Have no fear, kids: Stranger Things 2 lives up to the hype.
I say that as someone who was very worried about whether it would be any good at all, just considering the kind of phenomenon the show has become. Sure, every interview the Duffer Brothers gave sounded promising, every trailer was goosebump-inducing, and every new picture looked perfectly moody. But still, sophomore seasons are hard, and Target already has a whole line of comfy Stranger Things apparel, an honor usually reserved for established brands like Star Wars or Harry Potter. It just felt a tad premature for a show only one season in, and a tad embarrassing if season two didn't live up to its many promises.
I've now seen the entire season, and I'm happy to report that we can all wear those Hawkins Middle School sweatpants with pride. I should have never doubted you, Target (or the Duffer Brothers).
Season two picks up a year after the end of season one, and in that year everyone's had time to grow, mature, and recover from their first encounter with the Upside Down. The show has grown too. It somehow also feels a little older, a little bigger, a little cooler, and a little more sure of itself, though it hasn't lost that wide-eyed sense of wonder and adventure.
Even before terror returns to Hawkins, there's plenty to explore: new relationships, new sides of old relationships, and just the regular right side up terror that comes with being an eighth grader or a high schooler or even a fully grown adult with kids to look after.
There are new kids in school—Max (Sadie Sink) and her very 80s mullet cool older step brother, Billy (Dacre Montgomery)—who throw some wrenches into everyday life for Mike (Finn Wolfhard), Dustin (Gaten Matazzo), and Lucas (Caleb McLaughlin), who are all finding that girls are a little more interesting to them than they used to be.
Sean Astin, known in the 80s as Mikey from The Goonies, also joins the party as the lovable tech-obsessed Bob. He brings a whole new attitude and some much-needed levity and normalcy to the lives of some of the Upside Down survivors, as well as an expertise that comes in handy a few times.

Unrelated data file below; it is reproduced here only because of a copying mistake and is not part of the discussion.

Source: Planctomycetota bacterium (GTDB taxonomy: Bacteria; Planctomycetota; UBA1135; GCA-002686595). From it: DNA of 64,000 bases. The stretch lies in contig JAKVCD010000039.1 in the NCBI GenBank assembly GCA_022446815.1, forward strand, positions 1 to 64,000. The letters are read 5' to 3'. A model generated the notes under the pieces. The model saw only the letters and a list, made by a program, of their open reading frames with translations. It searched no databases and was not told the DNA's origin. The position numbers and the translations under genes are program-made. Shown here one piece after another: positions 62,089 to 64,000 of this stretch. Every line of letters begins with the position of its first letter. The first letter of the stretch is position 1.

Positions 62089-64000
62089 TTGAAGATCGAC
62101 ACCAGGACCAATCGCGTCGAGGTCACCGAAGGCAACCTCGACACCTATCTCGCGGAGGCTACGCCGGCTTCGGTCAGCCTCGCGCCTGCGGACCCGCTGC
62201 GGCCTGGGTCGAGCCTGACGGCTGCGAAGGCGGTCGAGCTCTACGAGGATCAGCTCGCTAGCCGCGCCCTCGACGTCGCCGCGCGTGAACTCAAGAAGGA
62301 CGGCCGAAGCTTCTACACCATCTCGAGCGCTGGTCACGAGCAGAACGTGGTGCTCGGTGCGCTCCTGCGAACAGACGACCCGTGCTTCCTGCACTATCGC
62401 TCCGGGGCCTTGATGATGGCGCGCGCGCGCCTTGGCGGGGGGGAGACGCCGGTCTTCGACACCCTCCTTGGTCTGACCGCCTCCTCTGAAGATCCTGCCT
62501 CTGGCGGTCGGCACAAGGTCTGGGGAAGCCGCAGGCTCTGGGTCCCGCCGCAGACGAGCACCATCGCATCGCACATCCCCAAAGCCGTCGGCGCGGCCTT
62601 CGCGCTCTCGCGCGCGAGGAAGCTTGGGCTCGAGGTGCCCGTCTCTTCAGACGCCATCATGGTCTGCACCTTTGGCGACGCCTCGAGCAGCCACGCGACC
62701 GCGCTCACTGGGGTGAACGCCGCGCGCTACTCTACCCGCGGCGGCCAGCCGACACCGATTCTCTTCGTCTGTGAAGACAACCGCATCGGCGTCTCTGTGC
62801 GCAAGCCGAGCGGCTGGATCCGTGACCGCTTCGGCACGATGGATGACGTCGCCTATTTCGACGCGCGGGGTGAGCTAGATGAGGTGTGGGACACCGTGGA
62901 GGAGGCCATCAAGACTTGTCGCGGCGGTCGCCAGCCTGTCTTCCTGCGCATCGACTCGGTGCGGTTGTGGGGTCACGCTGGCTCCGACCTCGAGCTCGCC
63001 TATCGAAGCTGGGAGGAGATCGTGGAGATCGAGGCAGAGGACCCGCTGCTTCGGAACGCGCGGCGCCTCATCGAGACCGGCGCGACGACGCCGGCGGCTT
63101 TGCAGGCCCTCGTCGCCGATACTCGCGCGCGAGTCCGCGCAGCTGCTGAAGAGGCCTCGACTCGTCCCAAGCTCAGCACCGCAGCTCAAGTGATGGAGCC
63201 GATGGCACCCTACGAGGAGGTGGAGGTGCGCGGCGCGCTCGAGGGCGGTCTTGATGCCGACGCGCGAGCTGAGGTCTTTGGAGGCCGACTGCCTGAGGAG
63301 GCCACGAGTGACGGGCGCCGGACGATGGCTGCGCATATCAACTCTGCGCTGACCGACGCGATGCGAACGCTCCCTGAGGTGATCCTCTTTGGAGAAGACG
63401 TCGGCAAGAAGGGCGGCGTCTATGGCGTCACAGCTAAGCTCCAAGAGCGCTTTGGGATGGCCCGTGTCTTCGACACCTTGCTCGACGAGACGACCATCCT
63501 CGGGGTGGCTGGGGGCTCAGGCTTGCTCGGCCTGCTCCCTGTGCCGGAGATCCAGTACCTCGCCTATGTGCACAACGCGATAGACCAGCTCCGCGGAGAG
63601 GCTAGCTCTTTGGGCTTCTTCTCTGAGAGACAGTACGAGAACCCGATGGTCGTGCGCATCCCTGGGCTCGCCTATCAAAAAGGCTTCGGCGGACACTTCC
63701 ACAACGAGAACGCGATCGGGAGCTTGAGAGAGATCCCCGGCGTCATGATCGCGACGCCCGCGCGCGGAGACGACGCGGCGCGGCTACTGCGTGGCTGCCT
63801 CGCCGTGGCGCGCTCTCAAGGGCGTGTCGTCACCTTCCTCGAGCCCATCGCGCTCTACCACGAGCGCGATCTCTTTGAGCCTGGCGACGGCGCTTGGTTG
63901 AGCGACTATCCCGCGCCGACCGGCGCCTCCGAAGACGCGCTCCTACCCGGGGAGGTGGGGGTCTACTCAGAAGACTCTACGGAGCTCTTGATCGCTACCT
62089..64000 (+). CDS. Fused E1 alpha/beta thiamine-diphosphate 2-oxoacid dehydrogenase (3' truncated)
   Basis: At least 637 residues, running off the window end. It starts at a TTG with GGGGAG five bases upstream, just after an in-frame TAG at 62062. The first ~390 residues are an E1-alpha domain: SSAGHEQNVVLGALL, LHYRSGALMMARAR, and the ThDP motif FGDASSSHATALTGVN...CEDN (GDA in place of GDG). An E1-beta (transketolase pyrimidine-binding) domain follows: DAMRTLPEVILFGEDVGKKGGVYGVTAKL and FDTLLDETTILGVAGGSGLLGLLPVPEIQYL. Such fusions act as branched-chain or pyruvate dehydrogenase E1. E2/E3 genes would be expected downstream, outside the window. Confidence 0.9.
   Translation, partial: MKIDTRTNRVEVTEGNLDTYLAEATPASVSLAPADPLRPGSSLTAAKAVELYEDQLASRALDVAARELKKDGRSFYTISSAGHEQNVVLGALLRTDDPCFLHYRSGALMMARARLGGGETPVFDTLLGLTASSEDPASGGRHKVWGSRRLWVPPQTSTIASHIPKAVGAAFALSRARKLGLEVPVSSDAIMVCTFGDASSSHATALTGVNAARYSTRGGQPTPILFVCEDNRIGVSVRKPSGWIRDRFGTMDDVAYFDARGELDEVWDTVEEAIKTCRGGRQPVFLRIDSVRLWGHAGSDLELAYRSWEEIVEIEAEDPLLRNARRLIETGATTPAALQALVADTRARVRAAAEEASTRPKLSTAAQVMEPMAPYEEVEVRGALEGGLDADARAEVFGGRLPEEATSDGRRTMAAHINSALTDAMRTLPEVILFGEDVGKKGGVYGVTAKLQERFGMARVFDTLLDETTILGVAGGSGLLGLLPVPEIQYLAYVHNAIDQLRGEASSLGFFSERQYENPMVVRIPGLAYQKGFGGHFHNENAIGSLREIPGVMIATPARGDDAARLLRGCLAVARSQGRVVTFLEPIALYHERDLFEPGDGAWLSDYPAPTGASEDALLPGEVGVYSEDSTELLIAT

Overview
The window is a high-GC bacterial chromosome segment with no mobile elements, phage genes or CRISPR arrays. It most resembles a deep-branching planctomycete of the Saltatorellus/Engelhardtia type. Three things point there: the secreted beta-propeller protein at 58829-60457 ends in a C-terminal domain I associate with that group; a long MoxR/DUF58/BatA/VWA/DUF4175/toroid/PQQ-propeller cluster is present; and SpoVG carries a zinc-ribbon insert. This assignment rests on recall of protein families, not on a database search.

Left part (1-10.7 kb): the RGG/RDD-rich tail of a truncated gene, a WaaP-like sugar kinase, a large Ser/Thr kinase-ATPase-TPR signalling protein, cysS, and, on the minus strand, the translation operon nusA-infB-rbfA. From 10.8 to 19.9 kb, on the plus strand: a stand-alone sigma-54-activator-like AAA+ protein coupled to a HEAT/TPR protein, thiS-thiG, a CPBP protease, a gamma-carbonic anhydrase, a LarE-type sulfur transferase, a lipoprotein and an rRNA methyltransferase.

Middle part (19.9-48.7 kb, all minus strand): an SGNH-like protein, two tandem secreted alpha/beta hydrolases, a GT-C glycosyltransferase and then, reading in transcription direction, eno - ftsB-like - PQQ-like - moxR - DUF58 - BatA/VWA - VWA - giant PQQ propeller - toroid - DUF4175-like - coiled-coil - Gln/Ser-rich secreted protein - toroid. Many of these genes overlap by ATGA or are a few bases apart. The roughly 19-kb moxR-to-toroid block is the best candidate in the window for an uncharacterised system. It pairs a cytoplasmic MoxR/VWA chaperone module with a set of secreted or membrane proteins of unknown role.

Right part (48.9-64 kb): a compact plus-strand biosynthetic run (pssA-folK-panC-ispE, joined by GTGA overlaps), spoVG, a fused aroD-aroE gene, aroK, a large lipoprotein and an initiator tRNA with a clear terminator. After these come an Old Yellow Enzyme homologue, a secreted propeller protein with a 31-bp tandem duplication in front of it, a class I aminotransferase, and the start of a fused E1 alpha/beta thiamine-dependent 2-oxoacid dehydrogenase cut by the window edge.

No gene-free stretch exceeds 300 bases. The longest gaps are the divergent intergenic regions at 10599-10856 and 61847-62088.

Will (Noah Schnapp), of course, has other things to worry about since he didn't come out of the Upside Down without some side effects, and Schnapp will blow you away with his performance. We didn't get to see much of him during season one, since he spent most of the time missing or trapped in a wall, so he's an unexpected but also totally expected revelation in season two, even with just a facial expression, or a quivering brow under that bowl cut.
While the boys are all doing just fine, Stranger Things 2 is possibly an even better showcase for the women of Hawkins. Joyce (Winona Ryder) is the same protective and concerned mom she always was, but she's somehow both lighter and a little edgier this season, bolstered by her delightful and very different relationships with Hopper (David Harbour) and Bob.
Nancy (Natalia Dyer) is a total badass this season, even (or especially?) in the midst of her ongoing love triangle with Steve (Joe Keery) and Jonathan (Charlie Heaton), who also both manage to grow up a little.
And then there's Eleven (Millie Bobby Brown), who might actually do the most growing out of everyone this season. There's nothing much to say about her without spoiling anything, but just know she has a lot of seriously emotional work to do, and it makes for some moments that feel incredibly earned and super satisfying, both for her and for us.
I can't say the season is perfect. There are some occasional moments that feel a little slow or confusing or messy, and just the nature of the story means there are some season one dynamics that are lacking for most of season two. But the payoff is so worth it that you forget about any of that by the final scene, and it's hard to feel anything but satisfied by the time it's all over…even if there's inevitably something sinister still looming out of sight.
Stranger Things returns Friday, October 27 on Netflix.